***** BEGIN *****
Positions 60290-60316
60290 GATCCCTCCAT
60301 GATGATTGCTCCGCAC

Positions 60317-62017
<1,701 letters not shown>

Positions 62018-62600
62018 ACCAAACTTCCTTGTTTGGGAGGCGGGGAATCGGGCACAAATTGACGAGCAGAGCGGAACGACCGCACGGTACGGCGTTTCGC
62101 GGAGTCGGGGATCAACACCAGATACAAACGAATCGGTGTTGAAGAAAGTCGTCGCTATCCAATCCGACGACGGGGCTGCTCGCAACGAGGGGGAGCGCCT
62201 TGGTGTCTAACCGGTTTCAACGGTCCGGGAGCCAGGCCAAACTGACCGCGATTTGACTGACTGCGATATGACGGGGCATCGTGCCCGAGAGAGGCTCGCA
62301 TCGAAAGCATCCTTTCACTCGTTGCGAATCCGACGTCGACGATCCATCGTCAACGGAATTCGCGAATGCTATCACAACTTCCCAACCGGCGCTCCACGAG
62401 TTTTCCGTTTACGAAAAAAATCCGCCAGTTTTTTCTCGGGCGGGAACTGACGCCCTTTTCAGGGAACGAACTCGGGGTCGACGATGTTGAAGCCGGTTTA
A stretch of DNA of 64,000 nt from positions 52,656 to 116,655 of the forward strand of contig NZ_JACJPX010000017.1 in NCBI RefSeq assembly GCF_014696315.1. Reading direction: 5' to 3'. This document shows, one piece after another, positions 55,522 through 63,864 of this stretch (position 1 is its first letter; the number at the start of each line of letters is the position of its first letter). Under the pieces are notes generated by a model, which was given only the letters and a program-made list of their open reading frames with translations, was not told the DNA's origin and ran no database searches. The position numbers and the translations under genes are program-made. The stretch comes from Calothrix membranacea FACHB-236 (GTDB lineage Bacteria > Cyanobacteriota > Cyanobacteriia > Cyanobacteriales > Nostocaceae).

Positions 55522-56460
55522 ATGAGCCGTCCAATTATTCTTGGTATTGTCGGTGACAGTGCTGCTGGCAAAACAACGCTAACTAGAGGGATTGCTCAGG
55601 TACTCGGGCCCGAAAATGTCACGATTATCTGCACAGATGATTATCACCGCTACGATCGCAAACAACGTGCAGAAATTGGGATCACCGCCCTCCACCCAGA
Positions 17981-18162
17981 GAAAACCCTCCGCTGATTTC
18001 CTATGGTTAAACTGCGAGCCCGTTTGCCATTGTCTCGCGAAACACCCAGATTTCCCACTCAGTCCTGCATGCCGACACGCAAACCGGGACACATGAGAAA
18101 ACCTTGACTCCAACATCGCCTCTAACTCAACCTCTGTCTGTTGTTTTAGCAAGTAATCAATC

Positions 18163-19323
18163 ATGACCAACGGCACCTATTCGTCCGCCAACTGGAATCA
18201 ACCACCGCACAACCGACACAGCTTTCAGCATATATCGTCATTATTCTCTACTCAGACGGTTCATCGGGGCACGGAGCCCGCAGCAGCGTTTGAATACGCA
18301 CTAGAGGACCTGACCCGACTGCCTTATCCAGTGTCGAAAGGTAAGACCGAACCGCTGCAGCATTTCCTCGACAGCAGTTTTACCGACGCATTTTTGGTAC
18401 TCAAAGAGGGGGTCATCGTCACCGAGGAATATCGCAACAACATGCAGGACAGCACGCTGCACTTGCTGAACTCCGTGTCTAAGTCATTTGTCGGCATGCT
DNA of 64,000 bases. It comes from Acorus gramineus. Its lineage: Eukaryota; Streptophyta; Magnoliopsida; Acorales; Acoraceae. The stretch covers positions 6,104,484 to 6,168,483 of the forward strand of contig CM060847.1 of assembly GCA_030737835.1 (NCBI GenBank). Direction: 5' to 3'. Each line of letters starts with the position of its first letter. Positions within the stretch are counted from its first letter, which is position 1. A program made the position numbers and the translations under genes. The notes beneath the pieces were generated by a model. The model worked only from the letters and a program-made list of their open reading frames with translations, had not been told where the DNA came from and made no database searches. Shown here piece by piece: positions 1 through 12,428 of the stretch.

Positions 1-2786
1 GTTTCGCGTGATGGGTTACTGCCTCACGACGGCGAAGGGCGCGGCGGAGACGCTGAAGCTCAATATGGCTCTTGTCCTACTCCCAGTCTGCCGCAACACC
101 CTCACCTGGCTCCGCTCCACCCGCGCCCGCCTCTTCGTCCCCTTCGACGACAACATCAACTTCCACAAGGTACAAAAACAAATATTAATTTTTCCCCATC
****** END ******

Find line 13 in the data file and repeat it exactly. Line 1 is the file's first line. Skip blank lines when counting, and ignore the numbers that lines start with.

Positions 55522-56460